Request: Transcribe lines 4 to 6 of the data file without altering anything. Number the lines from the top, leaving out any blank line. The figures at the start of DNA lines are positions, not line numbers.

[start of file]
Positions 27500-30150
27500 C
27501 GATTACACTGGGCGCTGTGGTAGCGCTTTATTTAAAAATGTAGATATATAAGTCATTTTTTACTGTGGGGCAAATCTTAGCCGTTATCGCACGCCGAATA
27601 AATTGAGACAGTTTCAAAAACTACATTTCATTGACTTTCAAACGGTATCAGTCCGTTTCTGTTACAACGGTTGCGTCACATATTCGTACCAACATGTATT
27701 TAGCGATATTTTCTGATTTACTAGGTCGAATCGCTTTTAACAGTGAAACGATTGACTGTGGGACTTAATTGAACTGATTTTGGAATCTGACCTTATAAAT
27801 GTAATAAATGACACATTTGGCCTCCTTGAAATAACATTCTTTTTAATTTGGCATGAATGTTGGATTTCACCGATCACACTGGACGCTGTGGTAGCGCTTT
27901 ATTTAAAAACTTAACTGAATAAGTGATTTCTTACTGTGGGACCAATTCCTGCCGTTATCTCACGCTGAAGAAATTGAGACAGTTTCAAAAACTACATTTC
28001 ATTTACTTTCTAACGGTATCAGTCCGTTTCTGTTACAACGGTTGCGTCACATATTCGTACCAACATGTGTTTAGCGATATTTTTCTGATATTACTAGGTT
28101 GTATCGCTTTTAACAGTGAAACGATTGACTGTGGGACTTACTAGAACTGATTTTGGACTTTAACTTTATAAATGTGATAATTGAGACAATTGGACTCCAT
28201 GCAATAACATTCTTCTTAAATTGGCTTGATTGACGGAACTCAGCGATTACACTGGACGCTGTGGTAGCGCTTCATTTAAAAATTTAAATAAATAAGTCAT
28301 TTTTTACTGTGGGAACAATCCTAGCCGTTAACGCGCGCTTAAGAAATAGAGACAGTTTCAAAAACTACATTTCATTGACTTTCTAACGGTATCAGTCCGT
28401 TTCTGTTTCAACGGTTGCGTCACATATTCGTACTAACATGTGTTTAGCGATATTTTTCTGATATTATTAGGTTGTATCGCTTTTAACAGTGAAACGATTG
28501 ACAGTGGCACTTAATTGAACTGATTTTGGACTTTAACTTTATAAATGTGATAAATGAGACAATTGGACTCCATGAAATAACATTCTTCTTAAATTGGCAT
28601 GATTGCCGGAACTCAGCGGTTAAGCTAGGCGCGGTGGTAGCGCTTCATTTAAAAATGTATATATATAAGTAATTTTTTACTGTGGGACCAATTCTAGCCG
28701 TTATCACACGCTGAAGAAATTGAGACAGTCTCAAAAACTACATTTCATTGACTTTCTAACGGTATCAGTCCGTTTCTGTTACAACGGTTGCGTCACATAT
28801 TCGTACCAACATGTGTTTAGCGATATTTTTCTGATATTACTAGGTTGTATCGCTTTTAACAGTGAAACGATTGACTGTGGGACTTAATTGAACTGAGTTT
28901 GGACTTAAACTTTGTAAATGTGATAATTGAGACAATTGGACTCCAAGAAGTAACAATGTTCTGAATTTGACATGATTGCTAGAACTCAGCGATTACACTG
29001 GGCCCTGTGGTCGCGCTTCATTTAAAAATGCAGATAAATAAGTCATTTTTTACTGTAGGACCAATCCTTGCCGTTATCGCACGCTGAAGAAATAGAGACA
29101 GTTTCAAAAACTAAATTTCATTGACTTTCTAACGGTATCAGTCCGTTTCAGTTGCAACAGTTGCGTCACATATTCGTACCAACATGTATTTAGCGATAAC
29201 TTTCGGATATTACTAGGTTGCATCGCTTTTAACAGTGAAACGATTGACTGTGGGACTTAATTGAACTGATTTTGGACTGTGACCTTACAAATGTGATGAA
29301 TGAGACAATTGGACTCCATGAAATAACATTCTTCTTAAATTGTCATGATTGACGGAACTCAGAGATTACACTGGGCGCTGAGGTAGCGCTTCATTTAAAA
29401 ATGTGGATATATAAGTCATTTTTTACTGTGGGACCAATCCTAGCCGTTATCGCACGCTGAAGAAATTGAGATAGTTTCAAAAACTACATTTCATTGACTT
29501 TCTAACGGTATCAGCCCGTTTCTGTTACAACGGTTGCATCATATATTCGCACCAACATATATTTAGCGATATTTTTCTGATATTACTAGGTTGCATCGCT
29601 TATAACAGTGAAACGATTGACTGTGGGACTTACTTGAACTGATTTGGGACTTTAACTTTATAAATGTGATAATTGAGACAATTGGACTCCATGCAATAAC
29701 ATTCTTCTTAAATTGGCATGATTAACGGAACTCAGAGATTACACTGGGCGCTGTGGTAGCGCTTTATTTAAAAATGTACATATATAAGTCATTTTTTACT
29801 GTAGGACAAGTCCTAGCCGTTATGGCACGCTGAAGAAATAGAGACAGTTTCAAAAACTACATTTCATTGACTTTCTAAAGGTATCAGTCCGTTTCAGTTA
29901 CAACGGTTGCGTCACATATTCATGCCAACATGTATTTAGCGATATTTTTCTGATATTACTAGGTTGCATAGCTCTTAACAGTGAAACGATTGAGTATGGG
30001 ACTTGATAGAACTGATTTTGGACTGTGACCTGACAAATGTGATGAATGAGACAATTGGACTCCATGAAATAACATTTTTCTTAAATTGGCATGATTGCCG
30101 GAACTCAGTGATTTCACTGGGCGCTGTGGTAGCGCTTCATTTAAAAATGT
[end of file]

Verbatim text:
27601 AATTGAGACAGTTTCAAAAACTACATTTCATTGACTTTCAAACGGTATCAGTCCGTTTCTGTTACAACGGTTGCGTCACATATTCGTACCAACATGTATT
27701 TAGCGATATTTTCTGATTTACTAGGTCGAATCGCTTTTAACAGTGAAACGATTGACTGTGGGACTTAATTGAACTGATTTTGGAATCTGACCTTATAAAT
27801 GTAATAAATGACACATTTGGCCTCCTTGAAATAACATTCTTTTTAATTTGGCATGAATGTTGGATTTCACCGATCACACTGGACGCTGTGGTAGCGCTTT